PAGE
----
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Veblen in the Metropolis: Land Use Proximity in United States Urban Landscapes E. Anthon Eff Middle Tennessee State University, Murfreesboro, TN Why no pawn shops in shopping malls? No liquor stores near churches? No adult bookstores near schools? No nursing homes near cemeteries?

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veblen in the metropolis land use proximity in united states urban landscapes

Veblen in the Metropolis: Land Use Proximity in United States Urban Landscapes

E. Anthon Eff

Middle Tennessee State University, Murfreesboro, TN

slide2

Why no pawn shops in shopping malls?

  • No liquor stores near churches?
  • No adult bookstores near schools?
  • No nursing homes near cemeteries?

Tacit rules of land use proximity

    • Avoiding contagion of unlike things
    • Can be studied from the perspective of Anthropology: formation of taboos
slide3

Unconscious preferences  Tacit rules  Collective action  Landuse regulations  Landuse associations.

  • Empirical look at landuse associations can give sense of these unconscious preferences.
  • Data: all parcels in Davidson County, Tennessee (Nashville); 216,898 parcels, classified in 77 landuses.
slide13

Calculate the probability that one land use will be adjacent to another.

    • Adjacent: two parcels adjacent when borders within 70 feet of each other.
    • 216,898 parcels related in 2,397,367 proximate parcel pairs.
slide15

matrix M: each cell mij gives the number of times that

a parcel of land use i is proximate to a parcel of land use j.

(M is 77x77, only eight rows and columns shown)

slide16

Matrix M can be used to create the transition matrix P,

where each cell pij gives the probability that a parcel of land use i

is proximate to a parcel of land use j.

(Eight of 77 rows and columns shown)

slide17

matrix X: each cell xij gives the expected probability that a parcel of land use i is proximate to a parcel of land use j.

The expected proximity matrix X can then be compared with the actual proximity matrix P to give matrix D:

D = P - X

slide18

Net Probability: D = P - X

These net probabilities represent the tacit rules governing

land use associations.

(Eight of 77 rows and columns shown)

slide19

From Table 1: 7 landuses with highest openness (all commercial or industrial)

and 7 landuses with lowest openness (all respectable housing or common area)

slide24

Summary of tacit rules:

  • Single family home on city lot is most isolated from other land uses.
  • Residential is isolated from commercial.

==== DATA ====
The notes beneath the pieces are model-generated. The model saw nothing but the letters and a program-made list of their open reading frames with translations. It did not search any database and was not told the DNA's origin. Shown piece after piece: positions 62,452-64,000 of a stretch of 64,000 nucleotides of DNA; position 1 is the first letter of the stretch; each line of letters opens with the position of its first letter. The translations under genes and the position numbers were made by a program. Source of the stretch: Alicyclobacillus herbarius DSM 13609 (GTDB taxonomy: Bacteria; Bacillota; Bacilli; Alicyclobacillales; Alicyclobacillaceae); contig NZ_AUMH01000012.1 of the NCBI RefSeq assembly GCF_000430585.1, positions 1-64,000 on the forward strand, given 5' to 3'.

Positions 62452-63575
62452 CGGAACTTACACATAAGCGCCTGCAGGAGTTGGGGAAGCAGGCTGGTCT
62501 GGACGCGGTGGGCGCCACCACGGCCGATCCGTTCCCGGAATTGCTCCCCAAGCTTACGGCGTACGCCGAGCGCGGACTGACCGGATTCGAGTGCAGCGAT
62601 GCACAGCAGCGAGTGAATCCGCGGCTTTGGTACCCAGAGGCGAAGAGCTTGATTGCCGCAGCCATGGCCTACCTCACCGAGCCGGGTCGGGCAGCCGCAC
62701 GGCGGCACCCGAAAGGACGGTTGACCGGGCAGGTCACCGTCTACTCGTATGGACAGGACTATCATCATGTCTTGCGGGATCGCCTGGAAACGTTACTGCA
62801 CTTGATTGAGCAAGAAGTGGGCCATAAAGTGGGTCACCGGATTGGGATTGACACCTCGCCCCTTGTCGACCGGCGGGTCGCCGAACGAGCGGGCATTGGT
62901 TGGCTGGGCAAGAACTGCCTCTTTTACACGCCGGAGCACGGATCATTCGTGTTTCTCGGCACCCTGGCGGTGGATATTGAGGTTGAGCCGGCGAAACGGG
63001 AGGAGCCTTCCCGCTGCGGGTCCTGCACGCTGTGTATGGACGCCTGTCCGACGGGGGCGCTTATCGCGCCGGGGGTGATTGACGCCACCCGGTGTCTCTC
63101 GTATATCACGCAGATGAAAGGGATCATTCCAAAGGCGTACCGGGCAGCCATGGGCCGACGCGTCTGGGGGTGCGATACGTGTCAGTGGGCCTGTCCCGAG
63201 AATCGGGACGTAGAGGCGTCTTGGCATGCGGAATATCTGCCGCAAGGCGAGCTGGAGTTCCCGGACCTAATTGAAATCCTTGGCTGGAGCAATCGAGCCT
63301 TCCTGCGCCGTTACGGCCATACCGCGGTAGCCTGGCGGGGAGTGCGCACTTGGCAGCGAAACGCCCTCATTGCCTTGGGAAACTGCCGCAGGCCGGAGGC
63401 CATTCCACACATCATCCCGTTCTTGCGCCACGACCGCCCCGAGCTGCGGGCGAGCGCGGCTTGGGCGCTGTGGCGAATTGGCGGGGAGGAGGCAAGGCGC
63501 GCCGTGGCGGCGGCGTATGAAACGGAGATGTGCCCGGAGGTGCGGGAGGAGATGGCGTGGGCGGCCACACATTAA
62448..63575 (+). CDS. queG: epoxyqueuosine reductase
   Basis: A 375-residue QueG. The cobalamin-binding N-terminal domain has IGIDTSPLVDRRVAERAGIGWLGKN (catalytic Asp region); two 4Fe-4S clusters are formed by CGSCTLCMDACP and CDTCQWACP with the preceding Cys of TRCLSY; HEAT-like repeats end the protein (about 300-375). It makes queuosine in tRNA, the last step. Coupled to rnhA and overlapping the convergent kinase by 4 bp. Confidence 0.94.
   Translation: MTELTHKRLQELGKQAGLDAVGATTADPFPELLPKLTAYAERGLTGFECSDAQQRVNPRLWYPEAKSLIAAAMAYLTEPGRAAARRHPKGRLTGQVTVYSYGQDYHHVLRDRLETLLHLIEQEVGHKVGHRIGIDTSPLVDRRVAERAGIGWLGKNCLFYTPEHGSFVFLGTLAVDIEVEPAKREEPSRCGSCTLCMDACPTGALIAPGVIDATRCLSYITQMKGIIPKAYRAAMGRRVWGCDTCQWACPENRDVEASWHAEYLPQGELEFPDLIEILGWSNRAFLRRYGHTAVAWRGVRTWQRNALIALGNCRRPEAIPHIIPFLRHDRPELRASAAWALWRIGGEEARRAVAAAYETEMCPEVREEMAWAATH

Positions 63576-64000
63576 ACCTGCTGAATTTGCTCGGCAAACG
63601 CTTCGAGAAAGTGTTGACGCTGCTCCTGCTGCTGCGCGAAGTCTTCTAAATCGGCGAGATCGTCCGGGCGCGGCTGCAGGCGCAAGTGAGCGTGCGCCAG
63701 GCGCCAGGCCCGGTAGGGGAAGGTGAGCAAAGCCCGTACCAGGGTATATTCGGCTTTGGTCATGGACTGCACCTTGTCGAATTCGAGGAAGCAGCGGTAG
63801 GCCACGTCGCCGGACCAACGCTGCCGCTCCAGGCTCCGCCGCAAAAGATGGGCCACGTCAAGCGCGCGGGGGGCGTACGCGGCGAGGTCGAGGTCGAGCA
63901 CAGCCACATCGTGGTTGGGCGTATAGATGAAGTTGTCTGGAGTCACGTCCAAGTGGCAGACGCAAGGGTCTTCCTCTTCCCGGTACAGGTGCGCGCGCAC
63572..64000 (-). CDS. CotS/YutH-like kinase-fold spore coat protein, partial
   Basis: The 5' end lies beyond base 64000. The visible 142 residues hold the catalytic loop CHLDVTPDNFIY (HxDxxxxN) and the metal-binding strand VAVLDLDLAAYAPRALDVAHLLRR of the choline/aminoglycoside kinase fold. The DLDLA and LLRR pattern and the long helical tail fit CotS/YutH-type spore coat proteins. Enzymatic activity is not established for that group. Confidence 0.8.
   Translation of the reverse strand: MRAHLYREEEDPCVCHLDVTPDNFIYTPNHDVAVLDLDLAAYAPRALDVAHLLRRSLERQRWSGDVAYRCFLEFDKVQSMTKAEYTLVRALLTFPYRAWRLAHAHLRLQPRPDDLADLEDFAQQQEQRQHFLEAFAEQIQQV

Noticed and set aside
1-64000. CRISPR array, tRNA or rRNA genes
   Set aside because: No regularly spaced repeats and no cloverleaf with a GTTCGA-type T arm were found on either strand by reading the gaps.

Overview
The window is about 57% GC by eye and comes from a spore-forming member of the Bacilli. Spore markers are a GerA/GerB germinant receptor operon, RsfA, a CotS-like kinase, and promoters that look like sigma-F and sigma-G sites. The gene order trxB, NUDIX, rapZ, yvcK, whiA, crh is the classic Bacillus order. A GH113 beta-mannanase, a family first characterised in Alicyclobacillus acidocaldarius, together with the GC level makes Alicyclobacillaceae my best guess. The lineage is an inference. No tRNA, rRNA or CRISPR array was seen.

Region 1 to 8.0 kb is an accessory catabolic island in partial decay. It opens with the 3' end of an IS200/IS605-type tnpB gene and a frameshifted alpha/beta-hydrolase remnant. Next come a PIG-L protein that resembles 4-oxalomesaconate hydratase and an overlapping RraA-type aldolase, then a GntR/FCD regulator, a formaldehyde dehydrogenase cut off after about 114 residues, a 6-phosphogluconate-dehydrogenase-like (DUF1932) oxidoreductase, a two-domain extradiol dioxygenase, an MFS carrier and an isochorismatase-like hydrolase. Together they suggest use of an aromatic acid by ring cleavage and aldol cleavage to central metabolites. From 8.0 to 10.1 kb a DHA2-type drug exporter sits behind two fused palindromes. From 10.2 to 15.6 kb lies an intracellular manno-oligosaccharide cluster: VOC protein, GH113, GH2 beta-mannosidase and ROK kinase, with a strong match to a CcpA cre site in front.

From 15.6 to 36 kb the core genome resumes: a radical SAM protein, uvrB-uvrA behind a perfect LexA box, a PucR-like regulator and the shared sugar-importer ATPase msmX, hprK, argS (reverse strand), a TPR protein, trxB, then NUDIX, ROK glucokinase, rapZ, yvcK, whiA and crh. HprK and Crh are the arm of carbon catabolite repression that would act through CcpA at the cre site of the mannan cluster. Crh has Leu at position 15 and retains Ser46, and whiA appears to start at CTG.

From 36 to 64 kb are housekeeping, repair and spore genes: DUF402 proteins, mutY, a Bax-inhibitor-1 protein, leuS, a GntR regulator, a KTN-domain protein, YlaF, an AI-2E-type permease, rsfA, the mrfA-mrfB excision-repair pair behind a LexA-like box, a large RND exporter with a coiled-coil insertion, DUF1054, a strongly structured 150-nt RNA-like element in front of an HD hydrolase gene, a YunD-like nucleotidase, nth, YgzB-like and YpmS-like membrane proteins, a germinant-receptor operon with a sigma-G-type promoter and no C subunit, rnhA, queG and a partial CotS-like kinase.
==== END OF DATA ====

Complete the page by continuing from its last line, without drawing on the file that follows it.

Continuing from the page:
• Lower-status housing (apartments, mobile homes) tends to be more associated with commercial or rural land uses.
historical background i
Historical background I
  • 18th century Europe, emerging capitalist middle class, erosion of traditions (Möser, Simmel)
  • Old elite displaced (e.g., guild masters lose market to factory owners). Circulation of the elite (Pareto). The need to display status (Eric Wolf).
  • Work areas move out of home to different part of city (Braudel); principle of conspicuous leisure (Veblen).
  • Home separates into public and private areas, with public area full of expensive goods for display (Braudel); principle of conspicuous consumption (Veblen).
historical background ii
Historical background II
  • Pecuniary valuations displace traditional values (things and people become “commodified”). (Georg Simmel)
  • “Whole person” relationships replaced by instrumental, contractually bounded relationships (e.g., serfs replaced by wage labor). (Justus Möser)
  • 19th century Europe, middle class cult of the family (“domestic ideology”), centered on home, provides new source of meaning (Frykman & Löfgren)
  • Separation of home into private and public areas. Family sheltered from commodified relationships.
slide27

Summary:

  • Most salient separation is between single family home on city lot and commercial landuses.
  • This separation based on
    • the use of the home as a signal of status, removing from the home all trace of useful work.
    • the “domestic ideology”: family as the focus of life, separated from external world
implications
Implications
  • New way to view landuse regulations: they function as sumptuary laws maintaining status boundary.
  • Deep roots to the trend toward housing separated from other land uses.